Finance sector earnings were up +25% in 2018 Q1 and the expectation is that growth in the Q2 earnings season, which JPMorgan (JPM - Free Report) , Wells Fargo (WFC - Free Report) and Citigroup (C - Free Report) kick-off with their results on Friday July 13th, will likely be as good. But none of that shows up in the group’s stock market performance, with bank stocks one of the weakest performers in the market.
Bank stocks are down -5.7% this year, underperforming the broader market’s +2.6% gain and the Finance sector’s -4.8% decline. The group never got its mojo back after losing ground at the start of February, but continued to lead the S&P 500 through mid-March meaningfully diverging from the broader index around mid-May. The chart below shows the year-to-date performance comparison of the Zacks Major Banks industry and the S&P 500 index.
The biggest reason for this recent underperformance is the interest rate uncertainty, which has forced yields on the benchmark 10-year Treasury bond to generally move sideways and down after peaking at 3.11% in mid-May. On top of this lack of follow through in long-term yields, shorter maturity yields have been steadily going up, primarily in response to the well telegraphed Fed moves and trajectory. As a result, the yield spread between shorter maturity treasury bonds and longer maturity instruments has been steadily coming down and currently remains at its lowest level in a very long time. The chart below shows the yield spread between 2- and 10-year treasury bonds over the past year (currently at 30 basis points, as of Tuesday, July 3rd).
The reason we are talking about treasury yields and interest rates in a discussion about bank earnings is that Interest rates act like oxygen for banks. The low interest rates of the last few years, resulting from a deliberate Fed policy, had put a lid on banks’ earnings power. Net interest margin, the difference between what banks pay their depositors and what they charge lenders, has been flat to down for the last few years. With revenue growth hard to come by as a result of this backdrop, banks were forced to maintain profitability by squeezing expenses out of their operations.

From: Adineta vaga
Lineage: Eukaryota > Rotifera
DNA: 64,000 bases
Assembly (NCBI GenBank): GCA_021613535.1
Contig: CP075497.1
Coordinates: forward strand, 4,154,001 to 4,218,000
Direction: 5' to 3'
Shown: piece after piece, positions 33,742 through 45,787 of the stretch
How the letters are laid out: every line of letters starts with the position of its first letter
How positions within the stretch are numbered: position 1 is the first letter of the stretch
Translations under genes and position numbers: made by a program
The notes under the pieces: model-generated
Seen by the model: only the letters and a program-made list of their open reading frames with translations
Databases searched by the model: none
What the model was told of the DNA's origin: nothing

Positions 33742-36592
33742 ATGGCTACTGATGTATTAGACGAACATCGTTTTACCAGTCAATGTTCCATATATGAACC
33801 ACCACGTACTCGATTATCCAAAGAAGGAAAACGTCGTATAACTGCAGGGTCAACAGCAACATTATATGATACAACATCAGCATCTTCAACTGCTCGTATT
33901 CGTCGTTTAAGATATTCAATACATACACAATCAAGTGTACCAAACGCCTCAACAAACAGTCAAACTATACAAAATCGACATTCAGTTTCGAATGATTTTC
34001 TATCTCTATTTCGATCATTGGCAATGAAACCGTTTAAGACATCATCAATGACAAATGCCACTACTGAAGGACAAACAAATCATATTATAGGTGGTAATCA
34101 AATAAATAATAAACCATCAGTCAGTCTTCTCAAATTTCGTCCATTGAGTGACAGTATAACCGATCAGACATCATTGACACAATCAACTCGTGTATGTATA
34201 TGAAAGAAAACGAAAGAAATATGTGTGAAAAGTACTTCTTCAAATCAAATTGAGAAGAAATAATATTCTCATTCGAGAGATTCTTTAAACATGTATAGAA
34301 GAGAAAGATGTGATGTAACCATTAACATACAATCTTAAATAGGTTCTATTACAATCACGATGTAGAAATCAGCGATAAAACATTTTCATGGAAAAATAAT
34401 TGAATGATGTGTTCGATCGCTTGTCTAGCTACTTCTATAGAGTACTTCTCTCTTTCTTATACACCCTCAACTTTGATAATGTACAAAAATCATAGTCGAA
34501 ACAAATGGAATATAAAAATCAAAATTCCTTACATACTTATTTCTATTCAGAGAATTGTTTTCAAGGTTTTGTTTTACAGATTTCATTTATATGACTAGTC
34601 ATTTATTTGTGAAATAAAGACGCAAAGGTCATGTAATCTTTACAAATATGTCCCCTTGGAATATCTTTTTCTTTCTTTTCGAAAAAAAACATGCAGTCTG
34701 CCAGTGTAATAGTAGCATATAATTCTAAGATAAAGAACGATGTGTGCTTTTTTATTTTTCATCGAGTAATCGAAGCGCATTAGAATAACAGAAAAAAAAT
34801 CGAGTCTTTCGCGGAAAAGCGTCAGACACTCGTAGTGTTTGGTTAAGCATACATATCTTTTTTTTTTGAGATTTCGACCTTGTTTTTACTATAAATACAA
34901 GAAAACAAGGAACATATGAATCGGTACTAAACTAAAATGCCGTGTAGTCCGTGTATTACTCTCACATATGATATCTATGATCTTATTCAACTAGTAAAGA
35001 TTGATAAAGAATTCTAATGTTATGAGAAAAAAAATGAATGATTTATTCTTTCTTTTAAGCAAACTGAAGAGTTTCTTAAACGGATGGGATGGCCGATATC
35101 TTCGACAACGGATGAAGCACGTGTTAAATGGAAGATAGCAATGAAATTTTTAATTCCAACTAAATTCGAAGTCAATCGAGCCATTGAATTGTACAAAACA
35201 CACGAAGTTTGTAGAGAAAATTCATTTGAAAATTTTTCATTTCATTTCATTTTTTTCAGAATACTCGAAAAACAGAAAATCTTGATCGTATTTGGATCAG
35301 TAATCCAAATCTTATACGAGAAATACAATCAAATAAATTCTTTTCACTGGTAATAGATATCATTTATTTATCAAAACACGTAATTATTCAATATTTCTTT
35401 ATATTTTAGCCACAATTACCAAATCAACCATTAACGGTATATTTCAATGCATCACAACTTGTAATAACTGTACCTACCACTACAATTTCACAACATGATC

The above chart showing yield spread between 2- and 10-treasury bonds goes to the core of the market’s dilemma about bank stocks and net interest margins and bank profitability are a function of this yield spread. The fear in the market is that banks wouldn’t benefit from Fed tightening as long-term rates remain subdued even as short-term rates have been going up.
This phenomenon, generally referred to as a ‘flattening of the yield curve’, is the reason why everyone in the market is so sour on bank stocks at present. I don’t agree with this view and see banks as one of a few areas in the market that represent genuine value. But this note isn’t about my investment outlook for banks, but rather the group’s earnings picture that starts getting clearer with Friday’s releases from JPMorgan, Wells Fargo and Citigroup. On a related note, we hold two of these three stocks in the Zacks Focus List portfolio.
What Are Banks Expected to Report in Q2?
Of the three major banks reporting on Friday, July 13th, Citigroup earnings are expected to be up +4.6% from the same period last year on +3.8% higher revenues while JPMorgan’s Q2 earnings and revenues are expected to be up +9.1% and +8.6%, respectively. Earnings and revenues for Wells Fargo, which is slowly coming out of the dog house, are expected to be down -5.9% and -2.8% from the same period last year, respectively.